A dizzying number of different types of 1099 forms can come across your desk at the start of tax season. Income from interest is reported on a 1099-INT; there's a 1099-DIV for dividends; pensions and retirement account payouts are reported on 1099-R; and real estate transactions are reported on yet another form, the 1099-S. And these barely scratch the surface of all the types of 1099s you could receive. While the list of different ways the IRS keeps track of your income is rather extensive, it seems to be the Form 1099-MISC Miscellaneous Income that taxpayers inquire about most often.
What Is Form 1099-MISC?
Form 1099-MISC is received by self-employed business owners, independent contractors and freelance workers. It reports payments received from specific payers. It is similar to a W-2, which is received by employees and details their wages earned for the year, however, the 1099-MISC does not reflect taxes withheld because independent contractors are responsible for paying taxes on their own.
You should receive a Form 1099-MISC from all payers for any services you provided that were in excess of $600 for the year., but this does not always happen. For example, if you were paid $450 for doing contract work for a client, the client is not mandated by the IRS to supply you with a 1099-MISC. Yet, this does not mean you are not responsible for claiming this income. In fact, the IRS requires self-employed individuals earning more than $400 for the year to file taxes on those earnings. So, even if you do not receive a 1099-MISC for work you’ve done, you still need to keep track of these payments in order to include them when you file your tax return.
When Do I Need to Attach the Form 1099 to My Tax Return?
You do not always have to attach your a copy of your 1099-MISC to your tax return. The 2017 Instruction for IRS Form 1040 state (on page 77) that you only need to attach supplemental forms if federal taxes were withheld. Because no federal income taxes or Social Security and Medical contributions are typically withheld from earnings reported on the Form 1099-MISC, you likely won't need to attach it to your return – only statements that prove withholding should be attached. But, if for some reason your 1099-MISC does show any federal or state withholding, you'll have to submit it attached to your IRS Form 1040 U.S. Individual Income Tax Return.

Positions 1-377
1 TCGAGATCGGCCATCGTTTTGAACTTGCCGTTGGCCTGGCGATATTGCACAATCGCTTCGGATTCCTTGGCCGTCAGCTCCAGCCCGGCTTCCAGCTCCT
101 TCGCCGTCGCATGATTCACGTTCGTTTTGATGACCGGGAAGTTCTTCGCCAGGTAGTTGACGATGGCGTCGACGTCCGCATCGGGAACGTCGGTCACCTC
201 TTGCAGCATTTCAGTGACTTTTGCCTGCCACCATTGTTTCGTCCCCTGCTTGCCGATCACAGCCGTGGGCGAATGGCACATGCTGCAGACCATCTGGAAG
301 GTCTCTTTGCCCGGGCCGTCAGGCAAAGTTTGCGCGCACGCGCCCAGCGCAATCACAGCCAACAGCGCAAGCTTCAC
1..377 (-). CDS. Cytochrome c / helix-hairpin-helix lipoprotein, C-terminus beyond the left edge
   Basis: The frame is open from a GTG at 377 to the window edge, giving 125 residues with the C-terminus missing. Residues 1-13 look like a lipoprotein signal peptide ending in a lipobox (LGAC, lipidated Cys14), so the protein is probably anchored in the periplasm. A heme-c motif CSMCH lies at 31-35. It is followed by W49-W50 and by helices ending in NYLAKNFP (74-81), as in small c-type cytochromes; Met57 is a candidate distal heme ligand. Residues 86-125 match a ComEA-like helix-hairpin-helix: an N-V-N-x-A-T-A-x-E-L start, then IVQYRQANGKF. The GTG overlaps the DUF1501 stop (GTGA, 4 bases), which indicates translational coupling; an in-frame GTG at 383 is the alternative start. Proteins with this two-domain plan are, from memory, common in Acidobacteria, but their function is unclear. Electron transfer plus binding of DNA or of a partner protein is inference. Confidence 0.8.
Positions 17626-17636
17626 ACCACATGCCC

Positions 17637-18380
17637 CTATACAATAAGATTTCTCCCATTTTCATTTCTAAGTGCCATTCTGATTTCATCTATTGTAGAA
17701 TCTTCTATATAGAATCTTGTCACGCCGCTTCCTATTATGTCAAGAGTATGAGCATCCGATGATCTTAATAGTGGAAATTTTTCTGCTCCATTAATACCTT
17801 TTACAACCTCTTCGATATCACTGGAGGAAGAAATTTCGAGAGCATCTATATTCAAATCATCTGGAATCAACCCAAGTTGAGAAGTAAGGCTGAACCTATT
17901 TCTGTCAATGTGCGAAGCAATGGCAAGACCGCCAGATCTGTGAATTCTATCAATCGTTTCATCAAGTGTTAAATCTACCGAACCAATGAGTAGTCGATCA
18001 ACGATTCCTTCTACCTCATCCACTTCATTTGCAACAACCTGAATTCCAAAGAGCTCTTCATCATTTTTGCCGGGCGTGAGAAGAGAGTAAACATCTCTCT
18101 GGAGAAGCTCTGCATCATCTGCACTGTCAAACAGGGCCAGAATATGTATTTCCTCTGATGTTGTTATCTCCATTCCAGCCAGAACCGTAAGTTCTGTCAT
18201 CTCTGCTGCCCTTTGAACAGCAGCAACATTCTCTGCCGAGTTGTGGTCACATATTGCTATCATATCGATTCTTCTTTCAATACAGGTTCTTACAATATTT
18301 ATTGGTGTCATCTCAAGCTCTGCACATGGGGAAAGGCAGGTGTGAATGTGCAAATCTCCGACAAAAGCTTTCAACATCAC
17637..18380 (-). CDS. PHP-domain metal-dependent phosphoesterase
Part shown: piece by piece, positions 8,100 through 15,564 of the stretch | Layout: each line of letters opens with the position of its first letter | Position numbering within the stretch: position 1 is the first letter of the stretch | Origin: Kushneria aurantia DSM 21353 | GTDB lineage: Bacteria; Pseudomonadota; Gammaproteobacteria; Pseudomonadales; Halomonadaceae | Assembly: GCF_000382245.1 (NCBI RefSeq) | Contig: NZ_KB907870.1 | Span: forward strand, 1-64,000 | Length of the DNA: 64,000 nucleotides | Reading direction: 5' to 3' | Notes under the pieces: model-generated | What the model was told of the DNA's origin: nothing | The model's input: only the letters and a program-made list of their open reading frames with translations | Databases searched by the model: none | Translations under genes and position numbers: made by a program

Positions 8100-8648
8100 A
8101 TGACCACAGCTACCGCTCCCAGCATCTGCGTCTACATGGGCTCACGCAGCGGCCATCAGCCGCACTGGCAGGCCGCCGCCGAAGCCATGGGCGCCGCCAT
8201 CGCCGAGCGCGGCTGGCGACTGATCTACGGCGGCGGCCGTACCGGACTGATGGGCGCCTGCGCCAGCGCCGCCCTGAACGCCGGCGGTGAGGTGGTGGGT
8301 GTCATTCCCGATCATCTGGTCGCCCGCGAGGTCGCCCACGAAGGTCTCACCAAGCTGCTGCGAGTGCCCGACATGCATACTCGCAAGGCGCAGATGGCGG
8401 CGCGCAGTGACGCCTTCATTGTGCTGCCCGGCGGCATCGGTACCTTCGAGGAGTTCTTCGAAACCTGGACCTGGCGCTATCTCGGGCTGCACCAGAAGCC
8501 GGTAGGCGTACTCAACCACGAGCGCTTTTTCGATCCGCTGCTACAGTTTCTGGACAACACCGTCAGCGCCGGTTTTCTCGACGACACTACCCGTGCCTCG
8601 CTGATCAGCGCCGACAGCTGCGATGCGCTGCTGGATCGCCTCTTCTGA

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How Do I Actually Attach the 1099?
If you do need to attach your 1099 to your tax return, make sure you do so correctly. Like with most things concerning the IRS, there are very specific rules and requirements regarding the way forms must be attached to your tax return. There is an Attachment Sequence No. located in the upper right corner of each schedule or form that lets you know in which order these forms must be attached. Supporting documents need to be arranged in the same order as the forms and schedules they are supporting.
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